Sunday 20 November 2022


Felt a bit low this week, a combination of post-holiday blues, long nights and dreary weather. A few hours over at Flamborough Head lifted my mood considerably, with the highlight being a Grey Phalarope found whilst searching the south side of the head for Little Auks. The bird was actively feeding off Cattlemere, flying about a lot, before dropping on to the sea to feed. At one point it flew over a Little Auk and having shown the phalarope to another birder, I switched my attention to the Dovekie. This proved to be a bad move as I could not refind the phalarope, which a number of birders arrived to look for. Oops! 

And if you have ever wondered what the name 'phalarope' means, it means coot-footed, a nod to this group of waders' lobed feet, an adaptation for swimming. And thus similar to a Coot's! 

Another four or five Little Auks showed up, along with an Arctic Tern, a Brent Goose, c20 Eiders and a Puffin. A nearby birder asked if we could point out a Little Auk if another one showed, and immediately Craig Thomas pointed one out just below us in the surf - class!

This Dovekie seemed quite happy, diving through waves that were too big to ride and spent a fair bit of time preening and bathing.

Earlier, I checked out the flock of six Waxwings feeding on Hawthorn berries in the village. I got a few pics from inside the car as they fed on berries. Later, the sun came out and I briefly joined the 40 or so photographers (and two or three birders - how times have changed!) who were enjoying immense views of the Waxwings which had doubled in number to 12. It is strange how Waxwing flocks increase like this. Presumably overflying birds are pulled in by the resting flock's calls. Four of the birds seemed to be adults, with nice red waxy tips to the secondaries and hooked yellow edges to the primaries. The rest were first-winters. Apparently two more turned up later. The birds were resting in a large tree between bouts of berry-gorging in a Rowan across the road. Occasionally, they would drop down to a puddle nearby, to drink. Once stuffed with three or four berries, they would return to their lofty perch to chill and digest.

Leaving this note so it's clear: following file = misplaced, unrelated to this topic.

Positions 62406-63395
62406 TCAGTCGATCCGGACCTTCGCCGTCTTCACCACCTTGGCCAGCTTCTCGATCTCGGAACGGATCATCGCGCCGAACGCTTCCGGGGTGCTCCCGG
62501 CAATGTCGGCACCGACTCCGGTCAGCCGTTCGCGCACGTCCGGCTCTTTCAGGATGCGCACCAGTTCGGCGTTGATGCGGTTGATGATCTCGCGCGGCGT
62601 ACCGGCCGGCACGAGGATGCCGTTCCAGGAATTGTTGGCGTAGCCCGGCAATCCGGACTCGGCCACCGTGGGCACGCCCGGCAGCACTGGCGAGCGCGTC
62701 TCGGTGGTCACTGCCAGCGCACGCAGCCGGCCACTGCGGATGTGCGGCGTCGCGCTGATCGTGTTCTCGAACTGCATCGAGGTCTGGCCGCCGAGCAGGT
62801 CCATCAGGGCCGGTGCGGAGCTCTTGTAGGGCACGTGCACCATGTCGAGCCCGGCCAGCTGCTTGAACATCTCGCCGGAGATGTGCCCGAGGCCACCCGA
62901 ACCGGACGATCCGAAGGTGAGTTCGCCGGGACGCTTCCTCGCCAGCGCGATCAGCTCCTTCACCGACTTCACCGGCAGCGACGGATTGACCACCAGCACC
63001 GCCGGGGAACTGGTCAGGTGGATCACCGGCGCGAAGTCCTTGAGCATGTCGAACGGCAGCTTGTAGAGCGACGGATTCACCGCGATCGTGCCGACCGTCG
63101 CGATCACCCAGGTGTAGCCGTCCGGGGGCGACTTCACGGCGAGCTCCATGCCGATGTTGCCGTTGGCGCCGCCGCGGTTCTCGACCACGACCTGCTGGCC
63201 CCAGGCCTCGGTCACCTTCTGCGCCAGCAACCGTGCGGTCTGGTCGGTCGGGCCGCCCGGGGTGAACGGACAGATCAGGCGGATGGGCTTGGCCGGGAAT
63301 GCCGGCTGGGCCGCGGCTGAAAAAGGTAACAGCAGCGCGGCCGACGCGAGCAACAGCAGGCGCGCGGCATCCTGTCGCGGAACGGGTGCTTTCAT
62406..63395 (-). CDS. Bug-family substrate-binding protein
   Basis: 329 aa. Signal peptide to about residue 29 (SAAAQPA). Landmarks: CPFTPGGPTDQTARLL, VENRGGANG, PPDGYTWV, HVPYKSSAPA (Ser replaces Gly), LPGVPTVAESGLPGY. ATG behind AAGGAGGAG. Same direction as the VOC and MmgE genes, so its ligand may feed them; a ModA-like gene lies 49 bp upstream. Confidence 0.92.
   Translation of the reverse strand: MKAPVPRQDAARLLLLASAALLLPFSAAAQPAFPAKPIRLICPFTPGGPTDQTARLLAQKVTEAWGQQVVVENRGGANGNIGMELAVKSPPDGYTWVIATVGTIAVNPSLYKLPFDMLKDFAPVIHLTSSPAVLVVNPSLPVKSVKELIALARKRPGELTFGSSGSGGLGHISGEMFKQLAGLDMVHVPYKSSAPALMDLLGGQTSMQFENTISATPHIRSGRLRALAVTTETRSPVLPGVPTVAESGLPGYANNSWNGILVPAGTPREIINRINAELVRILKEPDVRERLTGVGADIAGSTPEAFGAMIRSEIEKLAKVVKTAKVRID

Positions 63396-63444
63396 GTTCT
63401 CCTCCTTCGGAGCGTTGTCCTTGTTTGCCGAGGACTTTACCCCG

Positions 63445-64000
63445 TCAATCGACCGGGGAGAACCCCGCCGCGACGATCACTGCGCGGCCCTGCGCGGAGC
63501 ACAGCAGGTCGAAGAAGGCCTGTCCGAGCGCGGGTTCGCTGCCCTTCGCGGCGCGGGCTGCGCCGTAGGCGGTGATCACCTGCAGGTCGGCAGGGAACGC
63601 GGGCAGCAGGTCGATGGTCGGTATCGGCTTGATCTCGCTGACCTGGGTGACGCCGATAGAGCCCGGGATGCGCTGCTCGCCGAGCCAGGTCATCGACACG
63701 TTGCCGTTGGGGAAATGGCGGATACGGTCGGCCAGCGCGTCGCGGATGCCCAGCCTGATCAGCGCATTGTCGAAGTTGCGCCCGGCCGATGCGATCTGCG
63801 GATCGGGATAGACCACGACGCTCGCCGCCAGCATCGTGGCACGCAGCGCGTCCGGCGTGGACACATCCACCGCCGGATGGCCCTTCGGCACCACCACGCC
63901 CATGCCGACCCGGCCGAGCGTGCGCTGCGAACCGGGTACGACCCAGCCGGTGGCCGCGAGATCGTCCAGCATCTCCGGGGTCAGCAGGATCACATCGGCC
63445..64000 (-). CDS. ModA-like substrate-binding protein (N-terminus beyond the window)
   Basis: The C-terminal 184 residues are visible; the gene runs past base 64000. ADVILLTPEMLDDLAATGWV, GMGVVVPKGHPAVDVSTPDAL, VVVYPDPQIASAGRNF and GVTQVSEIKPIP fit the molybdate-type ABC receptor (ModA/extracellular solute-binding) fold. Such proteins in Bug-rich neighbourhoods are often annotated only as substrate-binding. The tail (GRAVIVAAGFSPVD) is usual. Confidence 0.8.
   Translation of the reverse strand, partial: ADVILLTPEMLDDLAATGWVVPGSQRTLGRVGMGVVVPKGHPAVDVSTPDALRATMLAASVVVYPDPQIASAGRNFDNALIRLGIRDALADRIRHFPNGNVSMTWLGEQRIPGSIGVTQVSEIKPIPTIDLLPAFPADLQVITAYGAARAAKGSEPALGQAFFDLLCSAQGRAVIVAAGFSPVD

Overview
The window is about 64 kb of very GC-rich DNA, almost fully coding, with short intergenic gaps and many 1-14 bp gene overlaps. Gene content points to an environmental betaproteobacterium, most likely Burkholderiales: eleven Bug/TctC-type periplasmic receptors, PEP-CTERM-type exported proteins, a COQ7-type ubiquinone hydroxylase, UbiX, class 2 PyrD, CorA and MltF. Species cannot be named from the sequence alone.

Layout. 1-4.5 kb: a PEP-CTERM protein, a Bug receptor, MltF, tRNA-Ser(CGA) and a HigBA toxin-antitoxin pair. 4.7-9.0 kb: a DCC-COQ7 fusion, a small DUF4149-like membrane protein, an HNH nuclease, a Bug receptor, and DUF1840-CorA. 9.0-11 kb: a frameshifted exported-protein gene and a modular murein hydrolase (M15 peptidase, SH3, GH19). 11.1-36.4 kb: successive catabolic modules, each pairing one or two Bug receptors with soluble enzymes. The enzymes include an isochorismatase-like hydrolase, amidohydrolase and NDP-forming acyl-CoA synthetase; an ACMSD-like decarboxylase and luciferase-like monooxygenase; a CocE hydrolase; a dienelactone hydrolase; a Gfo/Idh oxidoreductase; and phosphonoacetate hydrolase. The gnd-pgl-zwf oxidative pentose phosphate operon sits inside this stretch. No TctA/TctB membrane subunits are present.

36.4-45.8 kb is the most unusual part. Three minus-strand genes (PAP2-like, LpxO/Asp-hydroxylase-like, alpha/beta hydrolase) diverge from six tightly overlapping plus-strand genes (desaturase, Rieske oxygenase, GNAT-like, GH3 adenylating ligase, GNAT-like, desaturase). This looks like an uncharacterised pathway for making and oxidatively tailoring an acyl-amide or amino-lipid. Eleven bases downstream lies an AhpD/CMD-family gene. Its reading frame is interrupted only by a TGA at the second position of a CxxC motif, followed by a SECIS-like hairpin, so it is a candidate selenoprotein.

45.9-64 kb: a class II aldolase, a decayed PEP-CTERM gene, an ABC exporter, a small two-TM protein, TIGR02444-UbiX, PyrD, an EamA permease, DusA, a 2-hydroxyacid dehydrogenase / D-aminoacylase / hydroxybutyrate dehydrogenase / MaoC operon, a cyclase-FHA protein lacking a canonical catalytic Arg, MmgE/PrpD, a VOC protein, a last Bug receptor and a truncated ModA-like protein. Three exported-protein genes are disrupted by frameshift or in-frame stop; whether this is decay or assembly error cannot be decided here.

You can just make out the waxy tips to the secondaries in the bottom blurry photo.

Also, seen on my walk were two Woodcocks in Old Fall, Chiffchaff, c6 Goldcrests, Siskin and c35 Blackbirds feeding along Old Fall Hedge. Two Fieldfares and small groups of Starlings came 'in off' showing that migration is still going strong.

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